But as she stepped into the darker shadows, suddenly another memory sprung up, one that could be none but hers, for she did not think it had crossed her mind since the day when she had first made it. Watching Cutter, sitting quietly at the edge of the cave when everyone else was burrowing down in the furs to sleep, head pressed to his knees as if he was in pain, having noticed for the first time he hadn’t eaten that night or the night before, and asking her mother what was wrong with him. She couldn’t remember what her mother had said anymore, only that she hadn’t been able to understand it and had said so, and her mother had replied, “You will when you are older, I promise.”
And so she had, at last.
Deeper into the caves, and more memories. The happiness of having her belly full again as she rested against her mother’s breast, staring into the already sleeping face of her baby brother. Her and Dart playing games with pebbles where they made up the rules right beforehand and the adults could never follow them but they always knew they perfectly. Pike coming running into the cave yelling, “I’m a troll! I’m a troll!” which had seemed so funny, then staring avidly at the sparkling thing he’d used a hammer on as if he’d really been a troll. Thinking it was funny again when her father had placed his own jeweled creation around her neck because it wouldn’t fit around her mother’s, during his brief experimentation with metalworking. She’d worn it until her neck too had grown too big for it.
It was probably still in one of the chests in the hut her family lived in. If I have a daughter, she thought, then she will wear it.
That was another frightening thought. Two years more and she would have a cub. She knew how hard it was to be a mother; she loved her own all the more for how she had done everything in her life as the mother of her and her two brothers. She knew she wasn’t ready to do that, and she didn’t think she would be in only two years.
By the time she wandered out of the cave, her exhaustion was getting worse, weighing down her limbs and making her want to crumple to the desert sands, even though she knew sleep was hopeless. She ought to go home, go in, go anywhere, though she didn’t want to wake anyone up.
She wouldn’t wake Savah up, she knew. Savah never slept, Savah was always there. Savah was hard to speak to; she didn’t know if she ever had. Savah was too much, too great, too high for Newstar to bear right now. She needed someone else, someone wiser than her, of course, but someone whom she could look in the eye, either figuratively or literally.
She was so possessed by her wild thoughts that it took her a few minutes to notice the sky had grown lighter. Had she at least slept longer than she had thought, or had she lost track of time in the caves? Either could have easily happened. Her mind was never steady enough these past few days to keep track of time.
But then she saw another figure up and awake and out of his hut. She knew immediately it was the Sun-Toucher, making the journey he made to greet the Daystar.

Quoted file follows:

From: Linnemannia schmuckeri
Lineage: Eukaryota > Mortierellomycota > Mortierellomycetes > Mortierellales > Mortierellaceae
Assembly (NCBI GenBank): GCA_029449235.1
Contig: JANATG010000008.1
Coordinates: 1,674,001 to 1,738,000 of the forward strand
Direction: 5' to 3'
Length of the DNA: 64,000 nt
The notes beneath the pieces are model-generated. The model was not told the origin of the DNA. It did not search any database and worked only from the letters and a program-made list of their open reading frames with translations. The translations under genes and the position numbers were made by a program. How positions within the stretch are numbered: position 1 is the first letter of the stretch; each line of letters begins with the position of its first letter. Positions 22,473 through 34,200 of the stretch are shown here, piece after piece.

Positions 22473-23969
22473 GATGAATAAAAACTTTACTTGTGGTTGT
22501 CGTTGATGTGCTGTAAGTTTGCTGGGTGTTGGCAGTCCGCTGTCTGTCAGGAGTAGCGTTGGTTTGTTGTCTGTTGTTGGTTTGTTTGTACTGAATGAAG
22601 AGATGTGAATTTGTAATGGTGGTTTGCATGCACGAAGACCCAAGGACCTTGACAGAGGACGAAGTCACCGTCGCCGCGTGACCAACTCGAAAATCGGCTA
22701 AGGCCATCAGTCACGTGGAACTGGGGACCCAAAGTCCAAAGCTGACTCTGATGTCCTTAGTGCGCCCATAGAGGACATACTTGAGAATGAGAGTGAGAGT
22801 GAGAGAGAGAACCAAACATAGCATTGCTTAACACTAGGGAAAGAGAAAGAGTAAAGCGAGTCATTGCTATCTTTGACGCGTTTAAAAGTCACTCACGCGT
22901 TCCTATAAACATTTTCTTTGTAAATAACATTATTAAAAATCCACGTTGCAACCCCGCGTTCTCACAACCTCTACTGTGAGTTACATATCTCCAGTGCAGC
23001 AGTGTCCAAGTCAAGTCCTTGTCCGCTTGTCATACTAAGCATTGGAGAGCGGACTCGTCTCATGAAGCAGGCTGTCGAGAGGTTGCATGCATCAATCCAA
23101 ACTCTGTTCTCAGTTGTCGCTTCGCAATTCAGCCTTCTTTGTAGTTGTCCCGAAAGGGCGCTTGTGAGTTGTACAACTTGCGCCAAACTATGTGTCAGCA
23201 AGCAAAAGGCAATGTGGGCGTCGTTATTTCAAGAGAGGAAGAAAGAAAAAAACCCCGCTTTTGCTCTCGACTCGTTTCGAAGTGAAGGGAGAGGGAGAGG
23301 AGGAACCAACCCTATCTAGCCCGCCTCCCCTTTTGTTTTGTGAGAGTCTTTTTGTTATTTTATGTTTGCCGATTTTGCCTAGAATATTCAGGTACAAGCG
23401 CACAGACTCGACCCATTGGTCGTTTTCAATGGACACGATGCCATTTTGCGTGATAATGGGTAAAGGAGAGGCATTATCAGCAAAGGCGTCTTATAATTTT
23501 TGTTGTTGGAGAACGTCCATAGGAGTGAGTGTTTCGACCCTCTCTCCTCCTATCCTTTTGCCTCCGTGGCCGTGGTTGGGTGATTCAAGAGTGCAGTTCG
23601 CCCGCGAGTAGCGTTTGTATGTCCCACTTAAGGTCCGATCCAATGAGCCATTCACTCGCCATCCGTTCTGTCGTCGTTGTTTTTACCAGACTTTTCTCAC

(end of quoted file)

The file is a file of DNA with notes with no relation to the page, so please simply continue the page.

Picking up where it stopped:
And then she felt joy, for the first time since the Wolfriders had left, for she knew then he was exactly whom she wished to talk with.
But as she grew closer, and his step slowed as he sensed her there, she who normally feared nothing found herself grow timid, not knowing if it was right for her, a silly girl, to trouble him with a dilemma where it was not even a question of what she would eventually do, just how to come to accept that she would be doing it.
But he turned towards her, and said softly, so softly one of the villagers standing her distance from him might not have heard, “Come, child.”
Usually nowadays when someone called Newstar a child she grew angry; she refused to be one now. But in his eyes, what else could she be? And it comforted her to hear it now, to be once again a frightened cub allowed to hide behind her mother’s flank.
The two of them walked in silence. Watching him hobble on his cane, she felt the urge to take hold of his hand and offer to guide him, but he knew this path too well to ever need guiding. So many years he had walked it-more, in fact, than she might even live.
And that was something she had not had time to think about, something she had learned only when Recognition had seized her mind too much for her to worry about anything else, what she had heard Dewshine telling her parents they had learned about in the palace, the mortality their wolf blood brought them. Blood and mortality she would pass on. They had never even told the Sun Folk about that, she thought, but surely he who had Recognized her knew of that beast in her, or would when he looked at her again, and if he did not know of the mortality, well, he would see her and their cub grow old and die.
They were at the foot of the pillars he spoke again. “You are in great pain, child. Pain, and fear. What is it you fear so much?”
She took several more steps forward, away from him, for he had stopped. She then stopped herself, for it provided her with no clarity.
“I know who is in your thoughts,” he said. “I know much about him.”
“I don’t need to go to an effort to know who he is,” she said, her voice barely above a whisper. “I could go right over to his hut this moment, and he would wake, and I would look at him...but I am afraid of what I would see. And what he would see.”